to join weekly yoga and meditation classes. fortunately, the military seems intent on driving religion out and replacing it with wacky substitutes. atheists warship centers and now meditation classes. but none of them are as effective or as scruff as personal relationship with god. unfortunately though, it is mind over what matters and that's faith. >> yoga helps you stay limber. >> they're not forcing marines to participate in yoga classes. >> stephanie: one sergeant said i felt more relaxed i noticed i wasn't tense all the time. >> it is helping to shut your brain down for a little bit so you can relax. >> focus and be in the moment which you need to be in combat. >> stephanie: kundalini yoga sounds dirty. >> what is that? >> stephanie: it is a kind of yoga. >> i know nothing about yoga. >> stephanie: downward dog sounds gay. >> i don't know what that is either. >> stephanie: okay. it is a yoga pose. >> like i said, i know nothing about yoga. i'm not terribly bendy. >> stephanie: okay. rush limbaugh. >> there is a movement on to normalize pedophilia. i guarantee you your reaction to that
, i think for a lot of people in prison, finding some kind of religion is a way for solace and for community building in the prisons, and so there, you know, there is -- there's sometimes a lot of kind of good community building that comes with that, and that's why the aclu's litigated to protect the religious rights of prisoners, religious access, access to places to worship and things like that because there's actually a lot of good that can come from people finding that kind of community. one more question? >> i heard that aclu, housing people in prison, but what about people who have been through the prison, and, perhaps it's witnessing conduct, and what's, you know, what is the goal? there's conviction to read, and there's the other thing with the charge, and -- >> we do a lot of work on police reform. affiliates, especially, work on excessive use of force cases. they work on racial profiling matters. we run the gamet on police reform. we are sometimes working collaboration with police departments to reform their policies and practices and training, and so we do a lot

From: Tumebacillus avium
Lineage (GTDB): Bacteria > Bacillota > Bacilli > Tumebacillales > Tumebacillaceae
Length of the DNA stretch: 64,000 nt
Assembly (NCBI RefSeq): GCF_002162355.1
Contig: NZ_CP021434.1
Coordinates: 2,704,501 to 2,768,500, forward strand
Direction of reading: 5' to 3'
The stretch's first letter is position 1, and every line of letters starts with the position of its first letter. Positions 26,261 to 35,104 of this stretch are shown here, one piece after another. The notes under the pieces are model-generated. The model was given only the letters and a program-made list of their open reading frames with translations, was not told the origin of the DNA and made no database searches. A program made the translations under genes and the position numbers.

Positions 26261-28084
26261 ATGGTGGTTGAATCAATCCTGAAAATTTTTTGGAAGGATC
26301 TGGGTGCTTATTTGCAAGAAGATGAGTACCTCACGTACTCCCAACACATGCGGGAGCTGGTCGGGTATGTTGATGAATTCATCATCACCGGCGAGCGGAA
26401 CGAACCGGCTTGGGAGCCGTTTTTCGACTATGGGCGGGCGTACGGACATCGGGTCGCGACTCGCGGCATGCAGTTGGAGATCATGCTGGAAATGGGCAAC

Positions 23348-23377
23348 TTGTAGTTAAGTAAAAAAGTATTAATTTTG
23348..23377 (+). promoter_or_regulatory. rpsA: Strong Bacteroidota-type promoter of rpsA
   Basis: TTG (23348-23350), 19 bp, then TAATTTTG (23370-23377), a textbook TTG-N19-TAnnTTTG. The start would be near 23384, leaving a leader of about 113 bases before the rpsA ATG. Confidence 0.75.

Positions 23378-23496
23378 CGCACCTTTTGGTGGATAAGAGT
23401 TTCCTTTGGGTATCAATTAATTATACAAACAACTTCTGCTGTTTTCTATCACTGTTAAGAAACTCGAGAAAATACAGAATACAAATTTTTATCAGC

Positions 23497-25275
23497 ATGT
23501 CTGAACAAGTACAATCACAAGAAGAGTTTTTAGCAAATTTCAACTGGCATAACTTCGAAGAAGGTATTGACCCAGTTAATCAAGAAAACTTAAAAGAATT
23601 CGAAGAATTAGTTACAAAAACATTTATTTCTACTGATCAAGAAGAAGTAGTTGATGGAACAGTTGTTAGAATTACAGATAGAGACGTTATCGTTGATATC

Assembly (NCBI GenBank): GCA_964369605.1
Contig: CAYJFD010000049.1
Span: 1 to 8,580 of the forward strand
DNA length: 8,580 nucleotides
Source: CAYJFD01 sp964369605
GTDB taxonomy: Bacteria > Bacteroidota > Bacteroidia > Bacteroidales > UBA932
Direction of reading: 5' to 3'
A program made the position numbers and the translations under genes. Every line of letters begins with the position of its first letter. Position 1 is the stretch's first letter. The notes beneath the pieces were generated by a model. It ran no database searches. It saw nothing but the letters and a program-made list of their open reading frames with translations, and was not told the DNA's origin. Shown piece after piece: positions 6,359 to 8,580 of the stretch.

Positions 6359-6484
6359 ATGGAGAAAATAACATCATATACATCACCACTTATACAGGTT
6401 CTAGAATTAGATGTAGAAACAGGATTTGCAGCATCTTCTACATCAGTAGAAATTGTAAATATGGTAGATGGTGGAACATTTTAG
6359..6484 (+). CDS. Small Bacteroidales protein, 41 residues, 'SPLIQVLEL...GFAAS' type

to and resort to their private matters, based on their ritual, that prescribe to their beliefs and religion. >> one of your advisers, speaking of egyptian jews, caused controversy the other day, when he suggested that egyptian jews living in israel should come back to egypt. >> translator: these words were said in a specific context, and the one who said it said it in this way to demonstrate what he wanted to say from his point of view. but there are many media outlets that removed it from the general context. however, he is no longer an adviser to me, because now he is a member of the legislative counsel in the shirra council and hes most likely a leader in this council, and it is not right to group the legislative council and the executive council together in this stage, because he is not my adviser now. cnn correspondent ian lee has been in egypt for several years and speaks arabic. he says there are serious divisions within the country. so talk about those divisions. >> well, on one side, you have the opposition, which in the past, has been unorganized. at this time, against present, th
or different traits, a different religion or want to protect statices house on courts, i believe few have become the watch for the notion that this intersection of the theory basically says that somebody can be different who has multiple traits as opposed to just one of them and the law should take that into account. do you have an opinion on that? >> i suppose we are talking about mixed motives? >> it's sort of like that, but just opposed to an african-american male how they might have a different experience because of the streets together. >> but if the differential experience is reflected in the paycheck, and the objective qualifications and performance are the same, then of course it can't be a double recovery but the plant should recover. i think that is part of the civil-rights restoration act of 91. congress had the principle that the mixed motives causation is subject to atcausation is subject to attack under the law of title seven. >> could you tell us a little bit about what led you to make the decision to go to law school and corresponding do you have any advice for the student